22/23 Overture Concert
Venue: Overture Hall
Tuesday, Sept. 27, 2022
Buy Single Tickets
All single tickets $25 — on sale NOW through the Overture Center Box Office at 201 State St., by phone (608) 258-4141, or online.
In honor of Franck’s 200th birthday, I open the season with his masterpiece, Grand Pièce Symphonique, which is just as grand as its title would suggest. Join me on this incredible journey as we get to know this magnificent work from one of the greatest organ composers of all time. The program will also include the U.S. premiere of a new, personally-dedicated work by German composer Paul Fey, as well as many selections from my first organ CD recorded in Overture Hall that will be available for purchase at this performance. – Greg Zelek
Paul Fey, Toccata
Claude Debussy, Clair de Lune
J.S. Bach, Gigue Fugue and “Little” Fugue in G minor
Florence Price, Adoration
John Weaver, Fantasia
César Franck, Grand Pièce Symphonique
Zelek was physically animated throughout the performance. His hands flew across three levels of keyboards while his feet worked the pedalboard like somebody playing Dance Dance Revolution in an arcade.
Greg is a genius on the organ! I could listen to him all day. I have invited several family members to attend concerts with me and we are all awed by Greg’s abilities! He is amazing!
Audrey Dybdahl, in memory of Philip Dybdahl
Friends of the Overture Concert Organ
Greg Zelek is the Principal Organist and Elaine and Nicholas Mischler Curator of the Overture Concert Organ.
Take note. We guarantee a refund for tickets to any concert that cannot be performed for any reason. We will adhere to all public health guidelines and cooperate with Overture Center for the Arts for your safety. Programs, dates, and artists subject to change.
We’re excited to welcome you back to Overture Hall this fall for live in-person performances! We understand you may have questions about safety protocols. Visit our FAQ page for the latest info.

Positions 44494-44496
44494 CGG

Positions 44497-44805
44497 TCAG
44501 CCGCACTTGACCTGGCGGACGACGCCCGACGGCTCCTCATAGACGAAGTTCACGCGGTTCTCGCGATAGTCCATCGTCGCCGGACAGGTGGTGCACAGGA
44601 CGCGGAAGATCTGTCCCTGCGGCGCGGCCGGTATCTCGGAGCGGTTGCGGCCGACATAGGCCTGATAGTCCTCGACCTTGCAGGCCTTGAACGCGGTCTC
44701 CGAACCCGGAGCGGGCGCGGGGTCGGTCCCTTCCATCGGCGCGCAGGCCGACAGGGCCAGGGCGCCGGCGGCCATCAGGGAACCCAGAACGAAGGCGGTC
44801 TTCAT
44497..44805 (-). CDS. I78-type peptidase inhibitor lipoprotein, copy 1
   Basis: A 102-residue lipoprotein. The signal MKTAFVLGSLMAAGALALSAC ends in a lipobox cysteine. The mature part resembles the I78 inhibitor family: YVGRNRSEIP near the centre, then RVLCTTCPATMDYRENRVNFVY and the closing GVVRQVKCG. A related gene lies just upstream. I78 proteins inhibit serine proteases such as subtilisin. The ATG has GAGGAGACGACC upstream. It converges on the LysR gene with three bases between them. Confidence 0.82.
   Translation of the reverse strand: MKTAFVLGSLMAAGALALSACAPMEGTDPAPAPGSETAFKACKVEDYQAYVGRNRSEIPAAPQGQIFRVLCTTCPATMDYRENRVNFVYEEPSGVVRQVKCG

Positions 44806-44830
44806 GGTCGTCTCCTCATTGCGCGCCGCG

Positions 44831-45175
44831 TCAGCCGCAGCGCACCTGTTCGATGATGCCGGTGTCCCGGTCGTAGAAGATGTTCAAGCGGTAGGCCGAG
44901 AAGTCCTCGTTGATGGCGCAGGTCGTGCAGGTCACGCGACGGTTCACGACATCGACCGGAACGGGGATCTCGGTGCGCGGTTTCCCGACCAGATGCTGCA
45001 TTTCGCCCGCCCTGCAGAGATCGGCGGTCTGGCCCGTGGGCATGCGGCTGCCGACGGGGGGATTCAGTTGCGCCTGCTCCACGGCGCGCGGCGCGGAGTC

James Ehnes has established himself as one of the most sought-after violinists on the international stage. Gifted with a rare combination of stunning virtuosity, serene lyricism and an unfaltering musicality, Ehnes is a favourite guest of many of the world’s most respected conductors including Ashkenazy, Alsop, Sir Andrew Davis, Denève, Elder, Ivan Fischer, Gardner, Paavo Järvi, Mena, Noseda, Robertson and Runnicles. Ehnes’s long list of orchestras includes, amongst others, the Boston, Chicago, London, NHK and Vienna Symphony Orchestras, the Los Angeles, New York, Munich and Czech Philharmonic Orchestras, and the Cleveland, Philadelphia, Philharmonia and DSO Berlin orchestras.
Recent orchestral highlights include the MET Orchestra at Carnegie Hall with Noseda, Gewandhausorchester Leipzig with Shelley, San Francisco Symphony with Janowski, Frankfurt Radio Symphony with Orozco-Estrada, London Symphony with Harding, and Munich Philharmonic with van Zweden, as well as his debut with the London Philharmonic Orchestra at the Lincoln Center in spring 2019. In 2019/20, Ehnes was Artist in Residence with the Dallas Symphony Orchestra, which included performances of the Elgar Concerto with Luisi, a play/direct programme leg by Ehnes, and a chamber music programme. In 2017, Ehnes premiered the Aaron-Jay Kernis Violin Concerto with the Toronto, Seattle and Dallas Symphony Orchestras, and gave further performances of the piece with the Deutsches Symphonie-Orchester and Melbourne Symphony Orchestra.
Ehnes began violin studies at the age of five, became a protégé of the noted Canadian violinist Francis Chaplin aged nine, and made his orchestra debut with L’Orchestre symphonique de Montréal aged 13. He continued his studies with Sally Thomas at the Meadowmount School of Music and The Juilliard School, winning the Peter Mennin Prize for Outstanding Achievement and Leadership in Music upon his graduation in 1997. He is a Fellow of the Royal Society of Canada and in 2010 was appointed a Member of the Order of Canada. Ehnes was awarded the 2017 Royal Philharmonic Society Award in the Instrumentalist category.
James Ehnes plays the “Marsick” Stradivarius of 1715.